The first part of this article looked at the how to set up and run a low-cost online survey. Getting the actual instrument working correctly is just one of the factors which contributes to the overall success of an survey. Another important factor is knowing what data is needed. There are two broad types of information – qualitative and quantitative. Both have a part to play in scoping whatever the phenomena under investigation, which in my case were spontaneous paranormal experiences.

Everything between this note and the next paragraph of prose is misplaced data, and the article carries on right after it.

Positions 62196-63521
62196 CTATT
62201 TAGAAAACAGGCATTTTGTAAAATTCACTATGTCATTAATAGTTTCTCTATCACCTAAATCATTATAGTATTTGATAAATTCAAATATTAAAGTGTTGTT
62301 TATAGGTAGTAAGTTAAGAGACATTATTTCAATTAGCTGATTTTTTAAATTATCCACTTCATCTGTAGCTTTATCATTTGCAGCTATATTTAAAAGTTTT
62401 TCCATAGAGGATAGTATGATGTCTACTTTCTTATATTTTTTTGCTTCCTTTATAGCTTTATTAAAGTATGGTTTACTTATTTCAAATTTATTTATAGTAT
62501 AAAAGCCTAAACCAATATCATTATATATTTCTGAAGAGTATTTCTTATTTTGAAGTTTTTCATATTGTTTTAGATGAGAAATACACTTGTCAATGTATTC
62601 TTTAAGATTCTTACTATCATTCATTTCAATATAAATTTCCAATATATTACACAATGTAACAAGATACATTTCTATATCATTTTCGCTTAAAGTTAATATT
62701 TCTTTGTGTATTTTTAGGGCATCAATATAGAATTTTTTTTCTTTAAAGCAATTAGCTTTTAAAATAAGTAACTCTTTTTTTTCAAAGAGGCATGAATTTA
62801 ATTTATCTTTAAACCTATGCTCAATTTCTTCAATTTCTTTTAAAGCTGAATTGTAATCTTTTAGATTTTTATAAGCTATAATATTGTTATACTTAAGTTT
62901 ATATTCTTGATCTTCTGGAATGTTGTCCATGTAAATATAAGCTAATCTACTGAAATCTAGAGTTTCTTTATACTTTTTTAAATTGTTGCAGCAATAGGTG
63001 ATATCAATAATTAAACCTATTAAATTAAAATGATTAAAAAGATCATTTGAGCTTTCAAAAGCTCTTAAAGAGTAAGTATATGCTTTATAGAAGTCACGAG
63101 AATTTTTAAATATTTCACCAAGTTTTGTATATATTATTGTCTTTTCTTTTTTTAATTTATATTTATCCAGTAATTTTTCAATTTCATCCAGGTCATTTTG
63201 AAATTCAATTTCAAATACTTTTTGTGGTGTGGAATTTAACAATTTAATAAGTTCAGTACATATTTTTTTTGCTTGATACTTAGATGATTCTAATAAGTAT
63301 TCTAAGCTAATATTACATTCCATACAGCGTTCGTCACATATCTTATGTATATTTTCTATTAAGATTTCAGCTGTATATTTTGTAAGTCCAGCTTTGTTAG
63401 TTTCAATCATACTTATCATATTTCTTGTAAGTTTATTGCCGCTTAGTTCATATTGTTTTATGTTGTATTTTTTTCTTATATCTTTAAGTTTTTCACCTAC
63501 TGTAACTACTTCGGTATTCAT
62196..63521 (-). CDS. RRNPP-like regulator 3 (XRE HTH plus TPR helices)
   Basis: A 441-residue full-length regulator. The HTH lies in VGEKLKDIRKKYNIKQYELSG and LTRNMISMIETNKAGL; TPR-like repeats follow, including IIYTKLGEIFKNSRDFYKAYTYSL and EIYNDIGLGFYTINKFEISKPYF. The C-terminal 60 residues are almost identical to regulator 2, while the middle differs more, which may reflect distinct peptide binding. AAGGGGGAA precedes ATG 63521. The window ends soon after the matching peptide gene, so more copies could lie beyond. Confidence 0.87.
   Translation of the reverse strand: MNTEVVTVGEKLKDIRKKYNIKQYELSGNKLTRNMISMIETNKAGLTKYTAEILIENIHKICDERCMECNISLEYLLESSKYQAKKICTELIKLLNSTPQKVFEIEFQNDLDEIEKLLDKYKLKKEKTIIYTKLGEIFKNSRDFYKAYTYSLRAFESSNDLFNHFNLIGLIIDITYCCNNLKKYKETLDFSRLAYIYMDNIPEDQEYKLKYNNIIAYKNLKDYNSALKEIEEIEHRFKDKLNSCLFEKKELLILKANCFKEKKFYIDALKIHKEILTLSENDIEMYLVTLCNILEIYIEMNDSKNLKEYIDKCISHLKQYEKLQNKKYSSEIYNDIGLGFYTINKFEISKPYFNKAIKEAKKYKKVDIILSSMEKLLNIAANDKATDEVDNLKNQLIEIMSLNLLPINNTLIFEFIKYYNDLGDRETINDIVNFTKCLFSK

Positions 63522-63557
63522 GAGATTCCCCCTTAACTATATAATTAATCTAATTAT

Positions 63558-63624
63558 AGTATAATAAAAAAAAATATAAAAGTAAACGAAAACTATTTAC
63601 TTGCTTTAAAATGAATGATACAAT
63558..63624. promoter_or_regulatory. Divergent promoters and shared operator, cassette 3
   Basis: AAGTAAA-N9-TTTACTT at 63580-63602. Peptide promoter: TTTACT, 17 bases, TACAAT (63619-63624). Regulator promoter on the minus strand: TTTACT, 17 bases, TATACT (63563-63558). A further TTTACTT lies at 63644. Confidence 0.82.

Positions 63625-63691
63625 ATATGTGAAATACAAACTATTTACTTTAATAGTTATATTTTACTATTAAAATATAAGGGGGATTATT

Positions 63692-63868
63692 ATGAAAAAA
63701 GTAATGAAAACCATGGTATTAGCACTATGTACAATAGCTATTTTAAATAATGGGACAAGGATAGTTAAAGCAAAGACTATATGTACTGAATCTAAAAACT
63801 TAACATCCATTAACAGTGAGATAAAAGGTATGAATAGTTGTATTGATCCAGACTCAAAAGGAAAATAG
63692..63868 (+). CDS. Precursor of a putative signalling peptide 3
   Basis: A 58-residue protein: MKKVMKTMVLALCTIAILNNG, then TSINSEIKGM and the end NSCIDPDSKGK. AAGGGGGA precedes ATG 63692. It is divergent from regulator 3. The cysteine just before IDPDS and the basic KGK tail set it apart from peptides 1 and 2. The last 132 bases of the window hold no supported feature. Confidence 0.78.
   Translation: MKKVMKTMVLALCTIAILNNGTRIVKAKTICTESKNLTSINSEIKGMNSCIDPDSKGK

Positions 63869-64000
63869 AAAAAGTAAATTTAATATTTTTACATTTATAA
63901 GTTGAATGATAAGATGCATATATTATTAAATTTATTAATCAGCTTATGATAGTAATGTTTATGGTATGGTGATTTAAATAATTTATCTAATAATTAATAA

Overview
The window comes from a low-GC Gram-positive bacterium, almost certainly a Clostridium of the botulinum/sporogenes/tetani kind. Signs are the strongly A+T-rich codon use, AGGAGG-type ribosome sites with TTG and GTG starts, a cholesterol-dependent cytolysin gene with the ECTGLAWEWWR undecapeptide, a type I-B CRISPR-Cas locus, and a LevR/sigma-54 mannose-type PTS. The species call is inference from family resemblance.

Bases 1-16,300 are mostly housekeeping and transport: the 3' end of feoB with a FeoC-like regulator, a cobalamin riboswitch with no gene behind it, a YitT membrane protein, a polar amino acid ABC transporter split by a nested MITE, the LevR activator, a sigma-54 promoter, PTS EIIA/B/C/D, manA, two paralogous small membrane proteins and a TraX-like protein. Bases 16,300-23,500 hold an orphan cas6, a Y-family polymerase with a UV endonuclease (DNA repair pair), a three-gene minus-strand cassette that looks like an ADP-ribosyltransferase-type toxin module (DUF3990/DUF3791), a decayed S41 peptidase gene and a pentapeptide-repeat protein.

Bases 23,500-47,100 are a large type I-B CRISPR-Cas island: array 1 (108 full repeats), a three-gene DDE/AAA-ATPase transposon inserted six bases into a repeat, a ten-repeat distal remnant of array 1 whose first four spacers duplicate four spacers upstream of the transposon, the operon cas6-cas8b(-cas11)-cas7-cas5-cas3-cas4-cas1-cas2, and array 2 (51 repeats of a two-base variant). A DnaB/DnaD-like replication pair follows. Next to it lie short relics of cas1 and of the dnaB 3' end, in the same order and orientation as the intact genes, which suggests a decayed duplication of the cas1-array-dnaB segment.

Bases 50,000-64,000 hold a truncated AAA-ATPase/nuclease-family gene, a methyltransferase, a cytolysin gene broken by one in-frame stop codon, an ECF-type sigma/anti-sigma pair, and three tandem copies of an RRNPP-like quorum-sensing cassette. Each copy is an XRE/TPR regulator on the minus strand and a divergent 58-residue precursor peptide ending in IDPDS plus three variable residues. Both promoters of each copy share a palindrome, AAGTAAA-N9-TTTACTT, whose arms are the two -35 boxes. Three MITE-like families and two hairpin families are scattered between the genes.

Traditionally, in academia especially, researchers either come down on the side of collecting qualitative information or collating quantitative data. There is a deep, historical divide between the two camps who oftentimes regard themselves as being diametrically opposite. There is a third path and, given that my topic of research is considered to be far from mainstream, it is probably not surprising that this option is one I chose. It is called Mixed Methods Research and for those who see the benefits of gathering both ‘objective’ numbers and ‘subjective’ narratives, then I suggest this is an option worthy of further investigation. By and large Mixed Methods Research is still considered to be alternative, not mainstream, by academics. Indeed, there is a lot of heated argument (or to be more polite, intellectual discussion) about the merits, or otherwise, of using this method but, having used it so successfully myself, I am in no doubt that it has a place in research. The book which has become my permanent point of reference for this research model and one that I recommend is by John Creswell and Vicki Plano Clark.Mixed Methods Research involves the gathering of both statistical and qualitative data – and therein lies its elegance. Statistics can mask the true face of the topic under review – the human element – and in my research, it was the personal impact of parapsychological experiences that I was looking to document. Using the Mixed Methods Research model I achieved this and a whole lot more. On numerous occasions during the running of the survey participants left me notes thanking me for the opportunity to tell their story. In part, this was because of the topic being investigated but I also believe that the actual design, layout and composition of the survey played a significant part in making the participants feel welcome and appreciated. Indeed, the survey was deliberately designed to build trust. Looking at the alternative, namely face to face interviews, it is relatively easy to build rapport (and indeed, the sales and marketing fields are awash with tips on how to do this). However, when the audience is unsighted and unknown, the demograph is potentially as wide as possible, the main thing, almost the only thing I had to work with was my words. And they worked. A survey is much more than a bunch of question. Take the time to consider how those questions come across and you will be rewarded not only with more responses, but with notes of thanks. Truly amazing, really!
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